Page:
In September 2017, amidst the boom of initial coin offerings (ICOs), South Korea’s financial regulator has banned raising money through all forms of digital currencies. That is, it banned ICOs indefinitely. According to the regulator, the measure was aimed at combating excessive speculation and financial crimes.
Although on some occasions it was speculated that the country could release initial coin offerings, this did not happen. So far.
This week, South Korea announced the approval of ICOs, reversing the 2017 ban. The decision is made by South Korea’s president-elect Yoon Suk-yeol, whose term begins on May 10. It included ICO approval among its 110 national tasks.
ICOs released in South Korea
The new government will prepare a two-way regulatory framework for ICOs. In addition, it will classify digital assets as bonds and securities.
The purpose of the bill is to manage the issuance and listing of tokens and prevent unfair commercial acts, according to the presidential transition committee.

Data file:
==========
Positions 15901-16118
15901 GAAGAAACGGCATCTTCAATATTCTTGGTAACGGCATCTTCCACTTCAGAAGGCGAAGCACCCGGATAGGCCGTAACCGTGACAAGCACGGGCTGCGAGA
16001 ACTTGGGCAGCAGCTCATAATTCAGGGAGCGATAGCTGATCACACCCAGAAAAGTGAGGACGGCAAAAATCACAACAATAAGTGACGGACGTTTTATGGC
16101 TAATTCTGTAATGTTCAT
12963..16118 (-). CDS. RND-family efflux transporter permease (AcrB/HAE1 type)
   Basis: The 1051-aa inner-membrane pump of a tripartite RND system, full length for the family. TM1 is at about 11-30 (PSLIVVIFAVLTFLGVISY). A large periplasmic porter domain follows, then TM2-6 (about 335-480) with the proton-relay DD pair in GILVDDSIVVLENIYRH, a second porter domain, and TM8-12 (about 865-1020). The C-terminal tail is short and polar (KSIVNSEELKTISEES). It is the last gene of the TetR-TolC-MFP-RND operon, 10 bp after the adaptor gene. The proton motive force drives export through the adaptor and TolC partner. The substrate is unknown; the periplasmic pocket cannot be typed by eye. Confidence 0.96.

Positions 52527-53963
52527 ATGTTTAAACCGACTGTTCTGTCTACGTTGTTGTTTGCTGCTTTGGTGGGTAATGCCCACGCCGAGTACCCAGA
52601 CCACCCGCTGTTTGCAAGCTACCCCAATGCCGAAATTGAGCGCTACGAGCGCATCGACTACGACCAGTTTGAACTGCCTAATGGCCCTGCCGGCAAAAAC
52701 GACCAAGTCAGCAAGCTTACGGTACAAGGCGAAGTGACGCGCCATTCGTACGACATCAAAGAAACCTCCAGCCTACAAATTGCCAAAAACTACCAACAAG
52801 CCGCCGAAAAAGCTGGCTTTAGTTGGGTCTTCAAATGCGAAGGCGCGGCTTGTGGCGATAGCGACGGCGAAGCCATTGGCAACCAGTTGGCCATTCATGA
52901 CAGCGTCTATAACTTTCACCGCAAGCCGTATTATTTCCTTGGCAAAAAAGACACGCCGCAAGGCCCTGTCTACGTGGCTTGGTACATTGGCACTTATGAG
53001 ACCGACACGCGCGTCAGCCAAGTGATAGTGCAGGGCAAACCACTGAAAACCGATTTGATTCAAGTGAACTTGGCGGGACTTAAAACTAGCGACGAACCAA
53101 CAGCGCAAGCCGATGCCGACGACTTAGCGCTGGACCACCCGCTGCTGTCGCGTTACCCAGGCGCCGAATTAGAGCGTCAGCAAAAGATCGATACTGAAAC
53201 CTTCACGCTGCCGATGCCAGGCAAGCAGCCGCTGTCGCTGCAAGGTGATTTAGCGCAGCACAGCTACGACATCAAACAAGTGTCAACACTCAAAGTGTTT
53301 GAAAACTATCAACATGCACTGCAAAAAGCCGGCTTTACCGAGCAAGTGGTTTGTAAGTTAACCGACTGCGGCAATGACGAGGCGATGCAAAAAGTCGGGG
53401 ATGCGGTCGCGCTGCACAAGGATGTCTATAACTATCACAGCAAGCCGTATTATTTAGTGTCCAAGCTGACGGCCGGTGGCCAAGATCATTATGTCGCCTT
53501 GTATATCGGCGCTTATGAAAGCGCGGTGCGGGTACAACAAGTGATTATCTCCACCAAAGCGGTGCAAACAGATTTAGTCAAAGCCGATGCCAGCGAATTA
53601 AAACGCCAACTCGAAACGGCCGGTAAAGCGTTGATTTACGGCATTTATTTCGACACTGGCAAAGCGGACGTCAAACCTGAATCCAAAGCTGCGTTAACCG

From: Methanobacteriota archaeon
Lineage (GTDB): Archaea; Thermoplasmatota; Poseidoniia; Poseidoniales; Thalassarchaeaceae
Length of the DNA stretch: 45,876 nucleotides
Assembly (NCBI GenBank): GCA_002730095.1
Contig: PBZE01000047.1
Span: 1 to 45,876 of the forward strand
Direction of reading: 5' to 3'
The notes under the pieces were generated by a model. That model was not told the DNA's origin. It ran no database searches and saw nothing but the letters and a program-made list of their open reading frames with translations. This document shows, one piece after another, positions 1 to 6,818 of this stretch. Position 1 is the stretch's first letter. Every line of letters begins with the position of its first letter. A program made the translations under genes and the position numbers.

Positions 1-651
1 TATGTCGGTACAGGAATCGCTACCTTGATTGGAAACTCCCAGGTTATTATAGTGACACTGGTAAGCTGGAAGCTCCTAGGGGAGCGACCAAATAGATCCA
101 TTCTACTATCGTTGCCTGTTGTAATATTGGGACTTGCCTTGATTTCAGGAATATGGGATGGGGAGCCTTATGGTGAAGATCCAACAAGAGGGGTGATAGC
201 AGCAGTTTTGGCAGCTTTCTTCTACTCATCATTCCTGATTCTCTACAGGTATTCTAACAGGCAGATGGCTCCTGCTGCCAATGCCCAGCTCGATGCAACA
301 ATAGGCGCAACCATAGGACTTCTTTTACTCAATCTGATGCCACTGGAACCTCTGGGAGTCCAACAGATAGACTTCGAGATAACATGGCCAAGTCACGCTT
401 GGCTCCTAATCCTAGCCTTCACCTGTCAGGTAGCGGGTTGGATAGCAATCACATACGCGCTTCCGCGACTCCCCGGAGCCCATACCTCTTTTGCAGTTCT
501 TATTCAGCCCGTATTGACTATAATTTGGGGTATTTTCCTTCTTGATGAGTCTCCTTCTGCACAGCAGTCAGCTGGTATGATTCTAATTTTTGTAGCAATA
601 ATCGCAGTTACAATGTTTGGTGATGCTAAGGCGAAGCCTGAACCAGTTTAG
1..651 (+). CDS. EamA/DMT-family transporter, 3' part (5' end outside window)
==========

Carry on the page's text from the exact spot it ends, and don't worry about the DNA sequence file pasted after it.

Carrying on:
Yoon’s administration included a plan to enact interim legislation called the Digital Asset Basic Act. It will contain guidelines on the issuance of digital assets, such as non-fungible tokens (NFTs), investor protection and stabilization of digital transactions.
The details of the plan include creating suitable “conditions” for investors who want to invest in “digital assets” with “confidence”.
In addition, the presidential transition committee added that a tax on crypto assets will be discussed. But that should only happen after legislation focused on investor protection is in place.
In terms of regulation, the committee said it will closely monitor the regulatory stance of international financial institutions such as the Bank for International Settlements (BIS) and US executive agencies.
The committee will also allow what it called “domestic ICOs,” but with safeguards for investors. More specifically, there would be two forms of ICOs, which would classify coins as “safe type” and “unsafe type” based on various factors.
“We will prepare conditions for users to invest safely, such as introducing an insurance system against hackers and system errors and recovering profits from unfair transactions,” said an official of the transition committee.
Now that the country is due to lift the ban, some large South Korean companies are expected to launch an ICO.
Earlier this year, SK Group, the country’s third-largest conglomerate, said it intends to issue its own token through a subsidiary company before the end of 2022.